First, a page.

There are many types of bad reviews. Some you can respond to, some you can have removed, and some you can try to push down through a variety of SEO techniques.
The Plea for Improvement
The Plea for Improvement is a bad review posted by a known customer, under their name or usual username, that outlines a specific solvable problem with your company’s services. This is not so much an attack, as an opportunity.
Customers post Pleas for Improvement because they are unhappy, but would rather help improve your company than take their business elsewhere. Responding to this Plea appropriately is your last chance to save the customer.
Action Plan: Respond in public and in depth to the customer, describing exactly what your company is willing to do to make it up to him/her, and what actions will prevent similar problems in the future. This will let you keep the customer and prevent the loss of future customers.
The Never Satisfied
Sometimes, the same customer will keep coming back, buying products, and then giving them negative reviews. Who knows what drives this behavior, but they can end up being more trouble than they’re worth.
Action Plan: If you find that you and your staff are spending more money keeping this customer happy than is economical, consider disengaging. This kind of bad reviewer loves attention, and if you only give small.
Some people just want to watch the world burn. Sometimes you will get an attack review that does not mention anything specific that could change.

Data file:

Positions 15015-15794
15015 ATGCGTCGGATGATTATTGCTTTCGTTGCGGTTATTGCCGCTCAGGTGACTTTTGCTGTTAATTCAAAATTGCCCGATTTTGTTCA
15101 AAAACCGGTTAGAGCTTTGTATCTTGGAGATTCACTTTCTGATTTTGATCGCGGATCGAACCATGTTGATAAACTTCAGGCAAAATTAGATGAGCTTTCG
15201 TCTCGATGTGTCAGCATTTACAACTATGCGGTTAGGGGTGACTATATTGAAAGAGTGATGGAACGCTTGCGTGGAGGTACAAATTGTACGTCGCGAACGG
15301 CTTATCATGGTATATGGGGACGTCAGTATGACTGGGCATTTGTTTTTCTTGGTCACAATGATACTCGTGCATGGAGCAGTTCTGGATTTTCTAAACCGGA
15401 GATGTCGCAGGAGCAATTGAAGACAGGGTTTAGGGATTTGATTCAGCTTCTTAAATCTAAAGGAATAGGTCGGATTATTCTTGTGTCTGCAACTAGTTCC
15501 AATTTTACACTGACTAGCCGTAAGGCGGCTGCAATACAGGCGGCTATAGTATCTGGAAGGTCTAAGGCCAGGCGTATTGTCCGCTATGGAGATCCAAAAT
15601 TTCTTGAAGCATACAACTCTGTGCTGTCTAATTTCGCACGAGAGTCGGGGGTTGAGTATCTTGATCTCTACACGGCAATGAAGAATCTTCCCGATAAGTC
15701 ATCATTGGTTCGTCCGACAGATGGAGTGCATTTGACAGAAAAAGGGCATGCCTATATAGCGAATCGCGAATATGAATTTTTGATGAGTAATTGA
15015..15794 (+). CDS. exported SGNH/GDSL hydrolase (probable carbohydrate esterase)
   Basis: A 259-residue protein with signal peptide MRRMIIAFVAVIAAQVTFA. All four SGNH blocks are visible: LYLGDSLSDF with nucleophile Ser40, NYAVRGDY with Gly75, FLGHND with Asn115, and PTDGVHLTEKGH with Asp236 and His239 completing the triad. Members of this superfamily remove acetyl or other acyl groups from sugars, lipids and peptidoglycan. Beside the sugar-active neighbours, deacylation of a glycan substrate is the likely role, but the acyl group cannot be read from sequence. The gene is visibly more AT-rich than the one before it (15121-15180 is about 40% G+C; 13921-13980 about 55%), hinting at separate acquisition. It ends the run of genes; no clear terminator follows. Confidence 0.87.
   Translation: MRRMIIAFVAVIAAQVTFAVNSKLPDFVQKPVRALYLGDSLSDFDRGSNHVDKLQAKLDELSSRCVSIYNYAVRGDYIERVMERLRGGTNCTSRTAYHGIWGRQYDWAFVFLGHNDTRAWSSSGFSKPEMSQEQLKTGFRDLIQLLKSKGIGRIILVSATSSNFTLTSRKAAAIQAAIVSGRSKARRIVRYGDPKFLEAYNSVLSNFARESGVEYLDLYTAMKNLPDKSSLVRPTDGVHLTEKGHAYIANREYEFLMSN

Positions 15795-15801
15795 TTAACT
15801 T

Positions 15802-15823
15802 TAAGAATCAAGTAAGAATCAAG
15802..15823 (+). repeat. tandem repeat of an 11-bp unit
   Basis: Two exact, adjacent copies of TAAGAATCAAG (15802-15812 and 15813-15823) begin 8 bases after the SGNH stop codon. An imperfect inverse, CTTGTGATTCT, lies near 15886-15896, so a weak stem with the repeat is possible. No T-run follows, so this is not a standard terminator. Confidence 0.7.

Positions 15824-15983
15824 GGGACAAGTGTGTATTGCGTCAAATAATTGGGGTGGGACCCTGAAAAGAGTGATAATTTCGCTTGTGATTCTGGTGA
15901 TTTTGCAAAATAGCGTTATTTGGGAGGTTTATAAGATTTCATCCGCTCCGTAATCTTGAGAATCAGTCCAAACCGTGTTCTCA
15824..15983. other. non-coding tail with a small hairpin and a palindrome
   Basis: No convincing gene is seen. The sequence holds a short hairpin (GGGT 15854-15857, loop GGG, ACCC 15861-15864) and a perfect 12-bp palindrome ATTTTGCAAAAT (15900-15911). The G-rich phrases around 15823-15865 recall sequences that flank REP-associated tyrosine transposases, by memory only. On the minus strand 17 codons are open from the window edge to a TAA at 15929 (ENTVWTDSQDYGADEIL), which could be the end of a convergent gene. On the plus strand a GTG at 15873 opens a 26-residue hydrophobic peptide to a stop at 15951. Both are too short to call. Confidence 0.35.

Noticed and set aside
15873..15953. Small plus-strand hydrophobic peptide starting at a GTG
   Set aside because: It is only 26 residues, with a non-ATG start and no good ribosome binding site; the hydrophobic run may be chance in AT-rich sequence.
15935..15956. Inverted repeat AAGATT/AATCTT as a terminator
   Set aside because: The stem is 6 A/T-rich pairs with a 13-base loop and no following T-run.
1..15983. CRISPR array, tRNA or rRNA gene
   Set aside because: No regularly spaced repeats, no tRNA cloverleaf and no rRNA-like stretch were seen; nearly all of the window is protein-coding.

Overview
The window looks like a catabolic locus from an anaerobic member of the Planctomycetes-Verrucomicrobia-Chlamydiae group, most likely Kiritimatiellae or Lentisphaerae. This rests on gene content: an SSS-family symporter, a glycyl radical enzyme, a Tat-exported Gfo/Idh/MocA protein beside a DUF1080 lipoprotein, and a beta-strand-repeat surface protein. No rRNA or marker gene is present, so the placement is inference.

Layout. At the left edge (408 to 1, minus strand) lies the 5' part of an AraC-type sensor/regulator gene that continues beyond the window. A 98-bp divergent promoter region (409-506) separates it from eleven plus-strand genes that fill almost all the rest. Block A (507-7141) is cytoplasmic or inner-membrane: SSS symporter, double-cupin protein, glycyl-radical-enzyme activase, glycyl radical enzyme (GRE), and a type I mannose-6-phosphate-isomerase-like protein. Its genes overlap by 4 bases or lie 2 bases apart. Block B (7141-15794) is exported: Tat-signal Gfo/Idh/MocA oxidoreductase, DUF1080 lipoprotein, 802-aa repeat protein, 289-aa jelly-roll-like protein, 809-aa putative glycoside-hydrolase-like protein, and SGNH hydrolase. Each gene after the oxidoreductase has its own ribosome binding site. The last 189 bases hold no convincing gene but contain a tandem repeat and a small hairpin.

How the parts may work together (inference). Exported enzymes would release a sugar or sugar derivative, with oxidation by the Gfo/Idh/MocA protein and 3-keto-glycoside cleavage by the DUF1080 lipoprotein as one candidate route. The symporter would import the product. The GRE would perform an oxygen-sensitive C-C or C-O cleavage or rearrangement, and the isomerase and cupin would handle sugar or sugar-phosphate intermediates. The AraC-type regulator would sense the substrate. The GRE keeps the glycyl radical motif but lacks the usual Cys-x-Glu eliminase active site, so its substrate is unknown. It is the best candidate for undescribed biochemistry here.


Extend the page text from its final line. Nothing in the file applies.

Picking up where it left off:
Action Plan: Use boilerplate language to thank the troll for their feedback, then move on. If the troll keeps trying to engage, offer more boilerplate. Don’t ban, argue against, or otherwise engage. Soon, the troll will get bored and wander off to hassle someone else.
The Hit Piece
An unfortunate trend in marketing is the use of fake bad reviews to trash competitors’ reputations. This is easy in the Information Age because many programs can mask IP, allowing a single marketer to post reviews with hundreds of aliases.
Action Plan: Respond to the reviews on the review site. Stand up for yourself. Explain how and why the alleged problems would never happen at your company. Be willing to engage reviewers if they appear to be in good faith.
Then, conduct a campaign against negative reviews. Many review sites will hear your grievances and remove reviews that target you unfairly.
Finally, figure out what keywords the bad reviews rank for, and try to bump them down. Create content that ranks for those keywords. Promote review sites to your loyal clients, then help those review sites rank.
Above all else, take it slow and calm. If you don’t think you can deal with a streak of negative reviews, hire an SEO consultant who can. No amount of damage from negative reviews can’t be fixed.
3 thoughts on “How to Recover From Bad Reviews”
This is some great advice, I particularly agree with the advice regarding the troll, possibly the worst thing you can do is feed their desire to annoy you. Ignorance is key.
Yelp is a great site to learn how to react to negative reviews. I think it’s important to make sure that you address the customer individually and learn the situation before answering. If the service was bad, then maybe it’s time to hire new servers. If a menu item is faring poorly, then it’s time for readjustment. I definitely agree that a negative review should be handled calmly. You wouldn’t want what happened to Amy’s Baking Company seen on Gordon Ramsey’s show Kitchen Nightmares!
That’s a really great way to go about saving the name and face of your website/ company. With today’s social media, guys can chew and spit out your company in a matter of seconds. Something that took you a couple of months if not years to build.
Great points you shared with us. Will sure keep them in mind.